To be fair, I think I’ve known about “my MS” for quite some time. I’ve at least acknowledged the possibility of it since last May when I couldn’t do a long or even a moderate walk without holding onto sides of buildings. It was then that my friend told me that it wasn’t just because I’m fat. Fat people walk straight lines every day. I used to be a fat person walking a straight line. I haven’t consistently walked a straight line in almost a year.  So, I’ve known I could possibly have MS for a while. I knew for sure I had MS after reading my MRI results. I just didn’t have a medical professional confirm it for me.

“What are you going to do for the next 20 days?”

My friend’s mother was my second talk that night. She shared her journey with me and what keeps her attitude positive. She offered me support, guidance and permission to freak out. She reassured me. We even laughed at some point.  If I was given a choice of how I would’ve liked to find out about my second chronic disease, I would have chosen her voice.

“What are you going to do for the next 20 days?”

I would hear that question repeated in my head for days after our conversation. I would hear it when I engaged in some old fashion self-destructive behavior.  I would hear it when I cut conversations short with people who care about me. I would hear it when crying in bathroom stalls. What the fuck was I going to do?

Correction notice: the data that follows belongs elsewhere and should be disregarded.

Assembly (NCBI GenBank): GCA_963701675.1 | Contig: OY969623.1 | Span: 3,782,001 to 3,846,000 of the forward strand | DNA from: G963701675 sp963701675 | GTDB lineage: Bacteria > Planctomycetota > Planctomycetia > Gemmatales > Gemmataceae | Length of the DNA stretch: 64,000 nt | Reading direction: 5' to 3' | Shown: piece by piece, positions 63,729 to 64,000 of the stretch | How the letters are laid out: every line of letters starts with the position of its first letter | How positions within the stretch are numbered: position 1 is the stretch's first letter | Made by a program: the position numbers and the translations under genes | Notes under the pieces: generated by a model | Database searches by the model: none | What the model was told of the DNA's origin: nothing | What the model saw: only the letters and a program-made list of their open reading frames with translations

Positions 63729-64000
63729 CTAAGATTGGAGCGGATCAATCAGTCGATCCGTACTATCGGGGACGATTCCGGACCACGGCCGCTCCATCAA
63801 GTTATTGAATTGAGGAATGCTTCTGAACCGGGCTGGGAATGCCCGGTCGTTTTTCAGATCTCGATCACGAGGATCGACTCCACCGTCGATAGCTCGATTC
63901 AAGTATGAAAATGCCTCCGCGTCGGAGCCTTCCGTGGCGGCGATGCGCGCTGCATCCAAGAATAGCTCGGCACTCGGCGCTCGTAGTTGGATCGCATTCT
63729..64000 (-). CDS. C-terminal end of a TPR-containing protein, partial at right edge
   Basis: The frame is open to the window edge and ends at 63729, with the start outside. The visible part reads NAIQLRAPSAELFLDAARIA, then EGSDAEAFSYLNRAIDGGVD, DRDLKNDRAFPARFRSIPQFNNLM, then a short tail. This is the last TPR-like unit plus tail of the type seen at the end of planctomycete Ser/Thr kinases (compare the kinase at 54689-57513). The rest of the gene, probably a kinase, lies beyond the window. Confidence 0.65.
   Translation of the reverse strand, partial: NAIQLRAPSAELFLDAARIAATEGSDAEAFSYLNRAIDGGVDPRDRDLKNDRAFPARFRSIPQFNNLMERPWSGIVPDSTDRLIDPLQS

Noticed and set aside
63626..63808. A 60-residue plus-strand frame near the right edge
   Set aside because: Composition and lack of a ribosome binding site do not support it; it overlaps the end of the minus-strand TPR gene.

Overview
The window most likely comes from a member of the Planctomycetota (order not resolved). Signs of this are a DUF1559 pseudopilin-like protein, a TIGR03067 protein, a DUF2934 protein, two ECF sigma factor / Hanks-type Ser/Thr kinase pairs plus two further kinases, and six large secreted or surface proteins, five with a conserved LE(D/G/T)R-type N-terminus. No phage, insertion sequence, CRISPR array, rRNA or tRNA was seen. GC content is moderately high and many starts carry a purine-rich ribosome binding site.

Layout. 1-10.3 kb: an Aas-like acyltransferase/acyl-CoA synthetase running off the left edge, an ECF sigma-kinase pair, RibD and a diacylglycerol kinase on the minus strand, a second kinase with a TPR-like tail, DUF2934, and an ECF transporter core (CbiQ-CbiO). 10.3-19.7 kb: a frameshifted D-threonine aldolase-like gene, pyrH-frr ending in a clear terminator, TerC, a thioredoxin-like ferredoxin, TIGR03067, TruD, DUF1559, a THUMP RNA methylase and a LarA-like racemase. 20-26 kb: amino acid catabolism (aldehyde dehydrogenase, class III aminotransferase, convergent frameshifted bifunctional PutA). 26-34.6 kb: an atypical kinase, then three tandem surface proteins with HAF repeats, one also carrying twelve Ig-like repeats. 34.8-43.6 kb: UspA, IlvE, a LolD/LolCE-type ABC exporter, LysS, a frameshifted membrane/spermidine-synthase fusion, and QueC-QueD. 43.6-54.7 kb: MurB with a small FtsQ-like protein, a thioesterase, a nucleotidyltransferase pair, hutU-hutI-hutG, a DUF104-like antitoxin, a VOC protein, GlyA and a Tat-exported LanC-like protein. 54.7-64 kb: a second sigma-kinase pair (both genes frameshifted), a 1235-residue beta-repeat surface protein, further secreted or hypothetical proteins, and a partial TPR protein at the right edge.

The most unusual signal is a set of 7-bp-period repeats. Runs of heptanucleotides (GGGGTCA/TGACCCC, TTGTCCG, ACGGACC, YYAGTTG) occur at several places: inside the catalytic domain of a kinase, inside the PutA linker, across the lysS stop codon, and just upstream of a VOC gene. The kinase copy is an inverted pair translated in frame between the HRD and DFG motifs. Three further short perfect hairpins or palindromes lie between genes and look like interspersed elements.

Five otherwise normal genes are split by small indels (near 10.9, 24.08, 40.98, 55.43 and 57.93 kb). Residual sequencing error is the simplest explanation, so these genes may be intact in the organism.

It is difficult to freak out for 20 days in a row. You have to let it come in waves because freaking out is exhausting, especially if it includes fried food, Newports, wine and beer. It is also difficult to spend 20 days freaking out when you have to work. I had to work. I had already taken four days for the last test and, as the product of two hardworking middle aged Black parents, the thought of being let go never really left my mind. Even if I crawled into work, spent half the time under my desk weeping, I was going to go into work.

So, work. For the next 20 days, I’m going to work. I’m going to clean. I’m going to attempt to clean. I’m going to enjoy my family and laugh with my friends. I’m going to send dirty text messages while trying not to stare at his picture too much. I’m going to talk to myself naked in front of the mirror. I’m going to read books.  I’m going to attend church. Apparently, for the next 20 days I’m going to live my life. There will be some adjustments. I’m going to work on balance exercises. I’m going to record my symptoms. I’m going allow to myself to cry and freak out in spurts.

MS Melissa

Having Friends